Dom
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Old 04-26-2005, 03:53 PM   #1825
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I've noticed most setups have a thicker shock weight up and stiffer springs up front. What does this accomplish? I am currently running 40wt all the way around with stiffer springs up front. I am assuming it has to do with weight transfer and the reaction of the car as it enters the turns. Am I missing something here?
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Old 04-26-2005, 04:00 PM   #1826
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Quote:
Originally posted by imprsme
The way I have been doing it is...

I back the droop screws off of the chassis
Set ride height
Then lift up on the shock tower until the tires just start to unload
Slide the ride height gauge under the chassis and screw the droop screws down until you get 1mm, 1.5mm or even 2mm up travel above your ride height


Ex. if you set ride height at 5mm and you want 1mm of uptravel when you lift up and slide the gauge under you should read 6mm

Hope this helps
Yup, thats the way I do it. If your really picky abotu droop David Jun had a real cool way of measuring droop in the 415 thread. He measure it from the top of the axle to the setup board with some calipers, and it's uber accurate. You can fine tune to make up for the difference between tire diameter in rubber tires and stuff. I usually do this to make sure the downstops are the same on both sides, and then use the way imprsme descirbed to get the actual droop.

-Korey
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Old 04-26-2005, 04:05 PM   #1827
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Quote:
Originally posted by rcgen
I've noticed most setups have a thicker shock weight up and stiffer springs up front. What does this accomplish? I am currently running 40wt all the way around with stiffer springs up front. I am assuming it has to do with weight transfer and the reaction of the car as it enters the turns. Am I missing something here?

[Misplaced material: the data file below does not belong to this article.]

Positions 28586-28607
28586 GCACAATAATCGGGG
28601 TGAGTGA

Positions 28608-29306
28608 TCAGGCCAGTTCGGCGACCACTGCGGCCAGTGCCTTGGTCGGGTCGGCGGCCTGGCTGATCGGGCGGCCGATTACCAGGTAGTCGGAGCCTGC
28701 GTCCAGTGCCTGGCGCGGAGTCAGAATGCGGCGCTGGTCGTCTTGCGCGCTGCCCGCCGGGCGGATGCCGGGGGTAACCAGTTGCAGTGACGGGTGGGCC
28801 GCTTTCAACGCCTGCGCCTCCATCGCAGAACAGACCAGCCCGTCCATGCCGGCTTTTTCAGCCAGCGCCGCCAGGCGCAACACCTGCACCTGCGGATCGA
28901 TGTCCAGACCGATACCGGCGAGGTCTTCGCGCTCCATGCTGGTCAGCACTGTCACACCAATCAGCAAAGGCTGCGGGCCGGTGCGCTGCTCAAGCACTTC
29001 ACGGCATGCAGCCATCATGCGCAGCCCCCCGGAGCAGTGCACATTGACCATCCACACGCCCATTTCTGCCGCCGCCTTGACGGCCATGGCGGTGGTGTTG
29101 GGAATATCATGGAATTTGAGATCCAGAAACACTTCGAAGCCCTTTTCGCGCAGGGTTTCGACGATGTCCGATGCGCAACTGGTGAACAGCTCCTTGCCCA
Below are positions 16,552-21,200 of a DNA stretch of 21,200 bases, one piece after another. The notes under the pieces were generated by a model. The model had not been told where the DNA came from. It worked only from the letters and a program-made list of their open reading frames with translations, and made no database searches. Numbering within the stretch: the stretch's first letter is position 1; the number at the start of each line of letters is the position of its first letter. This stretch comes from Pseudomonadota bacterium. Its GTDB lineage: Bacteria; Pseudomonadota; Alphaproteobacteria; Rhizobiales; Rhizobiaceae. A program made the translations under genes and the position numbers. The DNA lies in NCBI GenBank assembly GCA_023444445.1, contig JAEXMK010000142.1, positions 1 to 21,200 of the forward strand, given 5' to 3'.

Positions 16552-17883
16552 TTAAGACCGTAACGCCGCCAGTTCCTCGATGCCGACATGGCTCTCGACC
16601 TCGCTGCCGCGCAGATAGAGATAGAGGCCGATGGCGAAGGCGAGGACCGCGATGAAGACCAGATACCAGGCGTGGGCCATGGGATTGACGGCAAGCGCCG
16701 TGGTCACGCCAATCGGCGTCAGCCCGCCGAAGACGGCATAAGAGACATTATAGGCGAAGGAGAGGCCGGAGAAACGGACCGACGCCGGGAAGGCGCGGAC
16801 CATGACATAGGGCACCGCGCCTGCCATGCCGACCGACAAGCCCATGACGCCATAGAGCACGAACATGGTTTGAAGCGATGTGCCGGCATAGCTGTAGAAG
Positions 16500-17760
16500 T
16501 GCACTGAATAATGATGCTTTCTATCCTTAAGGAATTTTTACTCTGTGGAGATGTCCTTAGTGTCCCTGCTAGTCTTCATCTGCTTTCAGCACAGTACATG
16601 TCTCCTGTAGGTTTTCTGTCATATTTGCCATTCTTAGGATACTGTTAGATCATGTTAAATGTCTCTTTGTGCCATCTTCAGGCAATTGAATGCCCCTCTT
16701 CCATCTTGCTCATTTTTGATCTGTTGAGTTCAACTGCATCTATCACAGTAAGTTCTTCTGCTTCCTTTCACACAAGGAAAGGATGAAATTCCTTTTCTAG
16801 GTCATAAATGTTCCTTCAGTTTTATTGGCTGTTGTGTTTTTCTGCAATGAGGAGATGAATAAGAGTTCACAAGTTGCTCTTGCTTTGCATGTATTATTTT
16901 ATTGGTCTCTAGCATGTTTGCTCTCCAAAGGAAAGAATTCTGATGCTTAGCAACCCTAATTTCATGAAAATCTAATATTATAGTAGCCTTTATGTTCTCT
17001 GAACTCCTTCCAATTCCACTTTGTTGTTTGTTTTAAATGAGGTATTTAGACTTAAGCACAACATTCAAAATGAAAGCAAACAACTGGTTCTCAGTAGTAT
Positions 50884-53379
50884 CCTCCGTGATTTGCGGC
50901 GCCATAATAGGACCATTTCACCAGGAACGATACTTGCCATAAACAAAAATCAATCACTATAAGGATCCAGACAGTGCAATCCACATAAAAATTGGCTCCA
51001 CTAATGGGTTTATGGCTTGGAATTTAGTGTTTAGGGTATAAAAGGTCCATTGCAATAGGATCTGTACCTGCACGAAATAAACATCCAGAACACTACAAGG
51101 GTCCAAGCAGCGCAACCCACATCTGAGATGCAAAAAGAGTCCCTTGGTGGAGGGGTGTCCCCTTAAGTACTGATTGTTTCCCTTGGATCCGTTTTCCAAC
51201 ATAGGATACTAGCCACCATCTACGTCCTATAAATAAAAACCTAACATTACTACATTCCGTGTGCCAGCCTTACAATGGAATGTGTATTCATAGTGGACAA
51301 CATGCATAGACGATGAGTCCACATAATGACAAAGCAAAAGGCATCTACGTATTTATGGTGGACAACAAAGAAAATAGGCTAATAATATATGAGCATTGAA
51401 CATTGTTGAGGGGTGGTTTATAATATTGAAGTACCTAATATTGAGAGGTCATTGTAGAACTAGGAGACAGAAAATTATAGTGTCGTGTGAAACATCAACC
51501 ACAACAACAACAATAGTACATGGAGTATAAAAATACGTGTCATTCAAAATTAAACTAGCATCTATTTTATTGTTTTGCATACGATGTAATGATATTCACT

Thats what I was thinking. I did try a setup with the same oil and spring all around, but I had problems with the front end wanting to dump over. My guess is because the RDX has the batteries pretty far forward and can make the front end a bit heavy. In order to prevent the front end from dumping over we generally run a slightly heavier setup in the front. Right now on carpet with rubber tires I'm running 22lb springs up front and 17lb in the rear with a 50/30 oil setup. 1.3mm pistons.

-Korey
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Old 04-26-2005, 04:12 PM   #1828
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Quote:
Originally posted by Sushi Boy
Thats what I was thinking. I did try a setup with the same oil and spring all around, but I had problems with the front end wanting to dump over. My guess is because the RDX has the batteries pretty far forward and can make the front end a bit heavy. In order to prevent the front end from dumping over we generally run a slightly heavier setup in the front. Right now on carpet with rubber tires I'm running 22lb springs up front and 17lb in the rear with a 50/30 oil setup. 1.3mm pistons.

-Korey
I also think that the rear shock extensions makes the rear suspension harder even with softer oil/spring in the back. I will be trying next race without them and see the difference.
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Old 04-26-2005, 04:14 PM   #1829
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Quote:
Originally posted by danjoy25
I also think that the rear shock extensions makes the rear suspension harder even with softer oil/spring in the back.
It is true, the further you move your shock out on the arm, the more leverage it requires to compress that shock.

Dom
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Old 04-26-2005, 05:02 PM   #1830
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I always run the extensions. I did try it without and didn't like it. To me it made the car feel inconsistant.

-Korey